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The telomerase reverse transcriptase is limiting and necessary for telomerase function in vivo.

Mammalian telomerase is essential for the maintenance of telomere length [1-5]. Its catalytic core comprises a reverse transcriptase component (TERT) and an RNA component. While the biochemical role of mammalian TERT is well established [6-11], it is unknown whether it is sufficient for telomere-length maintenance, chromosome stability or other cellular processes. Cells from mice in which the mTert gene had been disrupted showed progressive loss of telomere DNA, a phenotype similar to cells in which the gene encoding the telomerase RNA component (mTR) has been disrupted [1,12]. On prolonged growth, mTert-deficient embryonic stem (ES) cells exhibited genomic instability, aneuploidy and telomeric fusions. ES cells heterozygous for the mTert disruption also showed telomere attrition, a phenotype that differs from heterozygous mTR cells [12]. Thus, telomere maintenance in mammals is carried out by a single, limiting TERT.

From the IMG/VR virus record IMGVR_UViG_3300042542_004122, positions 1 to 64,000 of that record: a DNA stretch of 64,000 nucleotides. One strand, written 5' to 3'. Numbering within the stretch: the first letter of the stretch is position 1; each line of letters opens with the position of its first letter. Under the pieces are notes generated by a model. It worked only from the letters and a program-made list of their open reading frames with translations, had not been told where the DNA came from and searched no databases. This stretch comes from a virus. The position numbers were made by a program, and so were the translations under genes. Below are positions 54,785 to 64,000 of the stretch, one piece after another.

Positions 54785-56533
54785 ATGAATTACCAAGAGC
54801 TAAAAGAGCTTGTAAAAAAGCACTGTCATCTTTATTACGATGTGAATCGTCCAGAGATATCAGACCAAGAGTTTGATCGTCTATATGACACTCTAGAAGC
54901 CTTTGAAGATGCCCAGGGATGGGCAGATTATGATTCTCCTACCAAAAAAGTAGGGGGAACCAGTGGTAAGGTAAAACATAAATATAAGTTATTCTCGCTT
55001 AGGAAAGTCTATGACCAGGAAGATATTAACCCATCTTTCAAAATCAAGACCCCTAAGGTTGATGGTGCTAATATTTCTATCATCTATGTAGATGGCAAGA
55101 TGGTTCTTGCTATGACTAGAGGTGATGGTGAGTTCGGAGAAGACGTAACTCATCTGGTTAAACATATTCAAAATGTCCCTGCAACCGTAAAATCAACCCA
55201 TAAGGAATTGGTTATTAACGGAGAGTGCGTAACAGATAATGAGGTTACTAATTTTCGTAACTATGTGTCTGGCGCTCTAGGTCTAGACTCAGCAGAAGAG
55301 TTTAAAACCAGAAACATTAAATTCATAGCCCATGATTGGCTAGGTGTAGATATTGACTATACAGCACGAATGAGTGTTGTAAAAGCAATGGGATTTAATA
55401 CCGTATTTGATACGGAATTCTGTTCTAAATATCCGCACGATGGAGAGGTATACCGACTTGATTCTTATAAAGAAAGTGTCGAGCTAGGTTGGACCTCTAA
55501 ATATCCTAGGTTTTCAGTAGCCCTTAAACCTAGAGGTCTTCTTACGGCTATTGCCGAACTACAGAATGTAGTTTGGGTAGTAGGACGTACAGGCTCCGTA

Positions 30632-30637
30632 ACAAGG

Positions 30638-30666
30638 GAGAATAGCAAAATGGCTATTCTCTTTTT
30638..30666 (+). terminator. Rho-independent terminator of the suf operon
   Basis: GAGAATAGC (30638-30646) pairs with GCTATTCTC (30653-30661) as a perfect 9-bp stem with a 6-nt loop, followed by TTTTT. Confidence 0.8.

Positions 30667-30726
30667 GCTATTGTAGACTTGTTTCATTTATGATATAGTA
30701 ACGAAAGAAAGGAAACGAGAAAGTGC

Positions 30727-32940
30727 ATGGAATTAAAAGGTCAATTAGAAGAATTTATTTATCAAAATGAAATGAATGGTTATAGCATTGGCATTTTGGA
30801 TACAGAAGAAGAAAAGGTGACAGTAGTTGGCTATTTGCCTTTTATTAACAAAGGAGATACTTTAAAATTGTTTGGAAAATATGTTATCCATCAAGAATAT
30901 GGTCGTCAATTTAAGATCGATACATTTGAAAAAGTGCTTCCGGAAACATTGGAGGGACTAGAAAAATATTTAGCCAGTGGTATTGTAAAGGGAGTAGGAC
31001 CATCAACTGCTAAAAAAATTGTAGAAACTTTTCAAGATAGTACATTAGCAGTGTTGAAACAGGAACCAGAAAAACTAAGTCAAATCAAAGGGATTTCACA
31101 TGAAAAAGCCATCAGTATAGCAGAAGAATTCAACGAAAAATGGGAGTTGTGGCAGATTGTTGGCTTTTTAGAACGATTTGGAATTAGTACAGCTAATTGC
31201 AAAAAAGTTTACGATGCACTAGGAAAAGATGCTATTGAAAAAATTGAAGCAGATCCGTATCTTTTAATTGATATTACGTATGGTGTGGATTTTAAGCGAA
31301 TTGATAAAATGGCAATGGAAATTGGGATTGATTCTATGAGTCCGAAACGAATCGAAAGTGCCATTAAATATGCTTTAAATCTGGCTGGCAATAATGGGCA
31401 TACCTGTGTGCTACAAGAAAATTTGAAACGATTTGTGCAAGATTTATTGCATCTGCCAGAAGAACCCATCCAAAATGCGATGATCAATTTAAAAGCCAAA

Pubmed ID: 11102810


  • Liu Y
  • Snow BE
  • Hande MP
  • Yeung D
  • Erdmann NJ
  • Wakeham A
  • Itie A
  • Siderovski DP
  • Lansdorp PM
  • Robinson MO
  • Harrington L


Current biology : CB

Publication Data

November 16, 2000

Associated Grants

  • Agency: NIA NIH HHS, Id: AG8422117

Mesh Terms

  • Animals
  • Cell Line
  • DNA-Binding Proteins
  • Gene Targeting
  • Mice
  • RNA
  • Telomerase
  • Telomere